The following has been lurking in my drafts queue for quite awhile and as you’ll see from its apologies it has resisted completion and posting before. The new post at Ktismatics on the crappiness of teacher effectiveness evaluations is shaking it loose, for what it’s worth.
When we renounce learning we have no troubles… when there is abstinence from action, good order is universal. — Laozi
I’ve been collecting materials for an education post, but I’ve been too busy to pull them together and they’re starting to exceed both the scope of appropriate bloggery and my powers of synthesis. So rather than hold out for a perfectly polished and coherent analysis I’m just gonna rero this stuff with as much connective tissue as I can concoct and hope it’s stimulating for thought and discussion.
Speaking of which see two good posts on education, coming from two different angles: Undine at Not of General Interest on educational consultants and vacuous stereotypes of college faculty as pedagogy-challenged content experts; and Crooked Timber on schools that beat the odds.
In the comments to her post Undine expresses a common and understandable bad attitude about ‘educational experts’ patronizing content experts with their ‘one best way to teach’. The idea is that we know our stuff but we don’t know how to teach it. Do we really want to know what works best? (Assuming it really does, or if it does it’s translatable, which is the topic of the Crooked Timber post.) Undine echoes the students in our classes nicely by invoking ‘fun’: “the ‘stifling creativity’ part is what I fear most. If you can’t change anything [about your classes], a lot of the fun of doing it goes out of the process. I think about that sometimes with the elementary school teachers who are given scripts which they must follow word-for-word and minute-by-minute.”
Agreed, but what are these oppressive, formulaic practices for? To intercept the really bad outcomes, knowing that lots of teachers (and students) are bad and can do great harm while only a few teachers (and students) are good and will find a way to be so no matter what. Standards don’t raise the bar at the top, they raise it at the bottom. The top is by definition non-standard.
From the recent widely-discussed article by Elizabeth Green in the New York Times Magazine we learn that students learn better from good teachers than from bad ones. Thank you, science. Exemplary researcher and education-industrial-complex-entrepreneur Doug Lemov finds that key strategies, as gathered from effective teachers themselves, mostly boil down to what’s often called ‘classroom management’, or what I’ll call attention-wrangling: effective teachers are good at wrangling their students’ attention. Keys: giving/getting attention; ‘knowledge for teaching’; taking the perspective of the other (teacher reaches out to student’s perspective while teaching student how to reach out to hers); resilience/tolerance for failure, keeping at it until the click; dog whisperer quiet authority. Stand still while giving instructions. Really? Students are easily distractable and have short attention spans. Their problem? Teacher’s problem? Pretend to teach/learn – inflate grades to cover? Or teach students how to pay attention/focus?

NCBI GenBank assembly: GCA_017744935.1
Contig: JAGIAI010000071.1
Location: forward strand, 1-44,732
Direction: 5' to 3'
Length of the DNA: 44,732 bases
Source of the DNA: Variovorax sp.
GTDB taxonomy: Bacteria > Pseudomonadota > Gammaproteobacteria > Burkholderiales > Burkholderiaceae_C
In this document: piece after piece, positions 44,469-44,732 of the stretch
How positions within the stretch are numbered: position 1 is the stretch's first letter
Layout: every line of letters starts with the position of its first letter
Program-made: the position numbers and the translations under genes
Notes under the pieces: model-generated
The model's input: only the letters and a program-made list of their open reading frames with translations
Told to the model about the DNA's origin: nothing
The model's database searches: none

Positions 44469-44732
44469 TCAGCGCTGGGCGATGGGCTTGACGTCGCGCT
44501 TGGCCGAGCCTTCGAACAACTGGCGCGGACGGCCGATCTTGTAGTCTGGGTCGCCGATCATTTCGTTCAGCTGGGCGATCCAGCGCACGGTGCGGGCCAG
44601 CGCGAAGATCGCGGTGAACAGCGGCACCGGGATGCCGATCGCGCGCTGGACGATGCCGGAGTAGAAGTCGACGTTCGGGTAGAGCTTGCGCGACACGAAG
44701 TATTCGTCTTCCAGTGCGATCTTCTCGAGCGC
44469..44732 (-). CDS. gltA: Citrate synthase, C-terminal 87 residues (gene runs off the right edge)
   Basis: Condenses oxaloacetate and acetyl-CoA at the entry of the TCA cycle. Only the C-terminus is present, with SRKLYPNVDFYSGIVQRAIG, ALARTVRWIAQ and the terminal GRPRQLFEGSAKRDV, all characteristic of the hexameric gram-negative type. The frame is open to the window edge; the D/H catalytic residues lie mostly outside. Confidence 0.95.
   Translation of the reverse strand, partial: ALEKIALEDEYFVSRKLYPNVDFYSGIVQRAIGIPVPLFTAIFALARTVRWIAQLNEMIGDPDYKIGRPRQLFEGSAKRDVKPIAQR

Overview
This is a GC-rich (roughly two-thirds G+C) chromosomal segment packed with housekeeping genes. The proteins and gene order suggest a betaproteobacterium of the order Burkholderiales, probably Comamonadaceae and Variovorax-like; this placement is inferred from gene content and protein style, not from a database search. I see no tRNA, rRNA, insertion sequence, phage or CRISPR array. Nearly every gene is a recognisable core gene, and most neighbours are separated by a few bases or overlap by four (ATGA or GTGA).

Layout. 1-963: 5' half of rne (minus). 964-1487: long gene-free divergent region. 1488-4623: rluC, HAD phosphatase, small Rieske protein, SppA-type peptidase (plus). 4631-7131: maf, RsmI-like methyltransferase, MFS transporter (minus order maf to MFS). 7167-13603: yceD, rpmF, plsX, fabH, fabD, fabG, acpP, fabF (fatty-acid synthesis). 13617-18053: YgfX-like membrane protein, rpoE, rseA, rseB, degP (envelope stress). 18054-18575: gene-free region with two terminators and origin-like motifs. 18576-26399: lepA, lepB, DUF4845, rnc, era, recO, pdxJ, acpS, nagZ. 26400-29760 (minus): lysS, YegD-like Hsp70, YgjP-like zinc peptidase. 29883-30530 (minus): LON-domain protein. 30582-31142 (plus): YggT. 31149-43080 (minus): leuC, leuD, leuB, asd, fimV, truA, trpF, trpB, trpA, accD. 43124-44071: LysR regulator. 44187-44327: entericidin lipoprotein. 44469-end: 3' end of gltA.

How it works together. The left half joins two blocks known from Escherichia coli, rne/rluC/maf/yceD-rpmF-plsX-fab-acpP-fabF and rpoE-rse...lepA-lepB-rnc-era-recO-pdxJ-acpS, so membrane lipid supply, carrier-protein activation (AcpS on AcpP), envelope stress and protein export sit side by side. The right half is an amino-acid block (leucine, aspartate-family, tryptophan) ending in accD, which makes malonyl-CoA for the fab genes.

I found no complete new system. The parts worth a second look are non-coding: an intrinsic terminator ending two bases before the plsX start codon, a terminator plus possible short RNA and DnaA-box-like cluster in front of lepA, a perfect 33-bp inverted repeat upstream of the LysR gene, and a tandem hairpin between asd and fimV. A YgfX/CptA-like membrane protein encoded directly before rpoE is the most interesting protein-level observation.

If it’s the teacher’s problem, how do they learn to be the solution? Do they always need someone else (Hitler) to wrangle their attention? Persistent elite of attention-givers.
Of course education is a good thing and more of it is generally better than less of it. But there’s only so much education can do. It’s not the solution to all problems, or even part of the solution to some we throw it at. For example in a social order in which some people give orders and some people take them, some serve and others are served, some make messes and others clean them up, and parents are allowed to pass advantages on to their children, education is unable to fundamentally alter the playing field. If everyone got a college education, we’d have college-educated janitors. If everyone got a Harvard education, we’d have Harvard-educated janitors.
The pyramid is smaller at the top than at the bottom. As long as there’s a pyramid it has to be staffed somehow. People toward the top will not be willing to give up their positions and will enjoy disproportionate access to the means of keeping them and passing them down to their children. If education is historically part of those means but becomes equally available to everyone, this elite will simply use other mechanisms to staff their positions (as they already do). There doesn’t have to be a conspiracy or even evil intent to accomplish this, just people who care about their kids and want to keep what they have. Given this fact, and that most jobs farther down the pyramid benefit little from advanced learning, it may not be the best allocation of scarce community resources to try to give everyone a college education, or even a really good secondary education.
We spend so much on educating people who don’t ‘need’ to be educated and talk about doing even more of that every election cycle, as if it would obviously be good and helpful, because this is part of the ideological apparatus of the manufacture of consent in a mass democracy. Making education available to all creates the impression of fairness in pyramid-staffing, and possibly even conceals the structurality of the pyramid altogether, as if with the right education and a little personal grit everyone would be President or at least a Fortune 500 CEO, and win American Idol to boot. Of course beyond this theater of democracy education does a number of arguably-good things, like employing lots of women and minorities and keeping kids off the streets. It actually does these things better the less efficient it is, which may have something to do with why we’re always fiddling with it.